• You may be asked to stop taking blood-thinning medicines, such as aspirin, for 7 to 10 days before the test if it's being done as part of a biopsy. You may also be instructed to use an enema for bowel cleansing and take antibiotics if a biopsy is planned.

  • Follow all directions you're given for not eating or drinking before the test.

  • Follow any other instructions your provider gives you to get ready.

What happens during a prostate/rectal ultrasound?

You may have a prostate/rectal ultrasound done as an outpatient. This means you go home the same day. Or it may be done during a hospital stay. The way the test is done may vary depending on your condition and your healthcare provider's practices.

Generally, a prostate/rectal ultrasound follows this process:

  1. You'll need to remove any clothing, jewelry, or other objects that may get in the way of the procedure.

  2. If asked to remove clothing, you'll be given a gown to wear.

  3. You'll lie on an exam table on your left side with your knees bent up to your chest.

  4. The healthcare provider may do a digital rectal exam before the ultrasound.

  5. The provider puts a clear gel on the transducer and puts the probe into the rectum. You may feel a fullness of the rectum at this time.

  6. The provider will turn the transducer slightly several times to see different parts of the prostate gland and other structures.

  7. If blood flow is being looked at, you may hear a whoosh, whoosh sound when the Doppler probe is used.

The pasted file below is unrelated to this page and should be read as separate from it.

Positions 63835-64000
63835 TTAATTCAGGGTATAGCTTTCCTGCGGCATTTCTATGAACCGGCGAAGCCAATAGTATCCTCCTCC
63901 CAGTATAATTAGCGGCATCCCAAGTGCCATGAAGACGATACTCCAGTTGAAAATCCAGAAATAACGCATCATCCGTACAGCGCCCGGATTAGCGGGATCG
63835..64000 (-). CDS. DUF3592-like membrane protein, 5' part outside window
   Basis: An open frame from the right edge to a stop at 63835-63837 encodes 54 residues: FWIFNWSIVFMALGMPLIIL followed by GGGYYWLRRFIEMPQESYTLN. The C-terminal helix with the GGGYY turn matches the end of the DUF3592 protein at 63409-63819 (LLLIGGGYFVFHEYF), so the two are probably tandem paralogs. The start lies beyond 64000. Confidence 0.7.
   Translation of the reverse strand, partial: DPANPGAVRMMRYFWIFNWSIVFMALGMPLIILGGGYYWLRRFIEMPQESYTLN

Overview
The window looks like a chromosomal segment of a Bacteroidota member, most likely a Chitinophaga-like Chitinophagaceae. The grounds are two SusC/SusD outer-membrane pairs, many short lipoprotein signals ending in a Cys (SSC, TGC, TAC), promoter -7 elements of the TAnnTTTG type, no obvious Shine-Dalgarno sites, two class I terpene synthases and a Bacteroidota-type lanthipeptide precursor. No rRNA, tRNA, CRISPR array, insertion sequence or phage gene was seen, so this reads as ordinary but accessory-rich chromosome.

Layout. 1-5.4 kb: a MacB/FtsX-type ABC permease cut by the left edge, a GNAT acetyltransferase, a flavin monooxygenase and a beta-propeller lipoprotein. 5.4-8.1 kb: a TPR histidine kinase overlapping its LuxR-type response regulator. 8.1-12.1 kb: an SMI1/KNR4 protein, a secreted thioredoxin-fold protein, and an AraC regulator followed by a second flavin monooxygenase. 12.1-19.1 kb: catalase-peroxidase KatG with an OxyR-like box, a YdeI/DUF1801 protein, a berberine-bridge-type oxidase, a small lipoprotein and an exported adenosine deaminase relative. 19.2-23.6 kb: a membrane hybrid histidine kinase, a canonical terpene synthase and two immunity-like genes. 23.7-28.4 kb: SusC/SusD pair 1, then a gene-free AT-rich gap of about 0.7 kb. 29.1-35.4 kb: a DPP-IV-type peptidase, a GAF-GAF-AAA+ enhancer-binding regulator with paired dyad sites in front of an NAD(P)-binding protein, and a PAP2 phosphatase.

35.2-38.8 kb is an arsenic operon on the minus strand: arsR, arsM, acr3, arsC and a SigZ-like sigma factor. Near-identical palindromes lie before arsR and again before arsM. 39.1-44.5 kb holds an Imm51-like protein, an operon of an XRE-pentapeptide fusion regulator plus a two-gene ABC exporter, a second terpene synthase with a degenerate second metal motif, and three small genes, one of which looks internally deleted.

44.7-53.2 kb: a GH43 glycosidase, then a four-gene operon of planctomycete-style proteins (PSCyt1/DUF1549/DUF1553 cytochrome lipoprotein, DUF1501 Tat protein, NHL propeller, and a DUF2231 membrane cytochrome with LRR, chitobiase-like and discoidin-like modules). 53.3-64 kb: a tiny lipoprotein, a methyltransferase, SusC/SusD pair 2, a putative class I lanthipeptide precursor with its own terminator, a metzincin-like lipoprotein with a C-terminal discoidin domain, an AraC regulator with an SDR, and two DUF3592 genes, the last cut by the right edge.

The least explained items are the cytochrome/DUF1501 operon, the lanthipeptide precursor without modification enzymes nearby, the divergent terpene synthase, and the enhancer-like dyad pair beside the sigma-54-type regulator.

8. Once the test is done, the provider will wipe off the gel.

A prostate/rectal ultrasound may be uncomfortable. You'll need to remain still during the test. The gel will also feel cool and wet. The technologist will use all possible comfort measures and do the scan as quickly as possible to minimize any discomfort.

What happens after a prostate/rectal ultrasound?

You don't need any special care after a prostate/rectal ultrasound. In rare cases, a small amount of blood may be present in the semen or urine after the procedure. You may go back to your normal diet and activities unless your healthcare provider tells you otherwise.

Next steps

Before you agree to the test or the procedure, make sure you know:

  • The name of the test or procedure

  • The reason you are having the test or procedure

  • What results to expect and what they mean

  • The risks and benefits of the test or procedure

  • What the possible side effects or complications are

  • When and where you are to have the test or procedure

  • Who will do the test or procedure and what that person’s qualifications are

  • What would happen if you did not have the test or procedure

  • Any alternative tests or procedures to think about

  • When and how you will get the results

  • Who to call after the test or procedure if you have questions or problems

  • How much you will have to pay for the test or procedure

Online Medical Reviewer: Heather M Trevino BSN RNC
Online Medical Reviewer: Rajadurai Samnishanth
Online Medical Reviewer: Rita Sather RN
Date Last Reviewed: 2/1/2024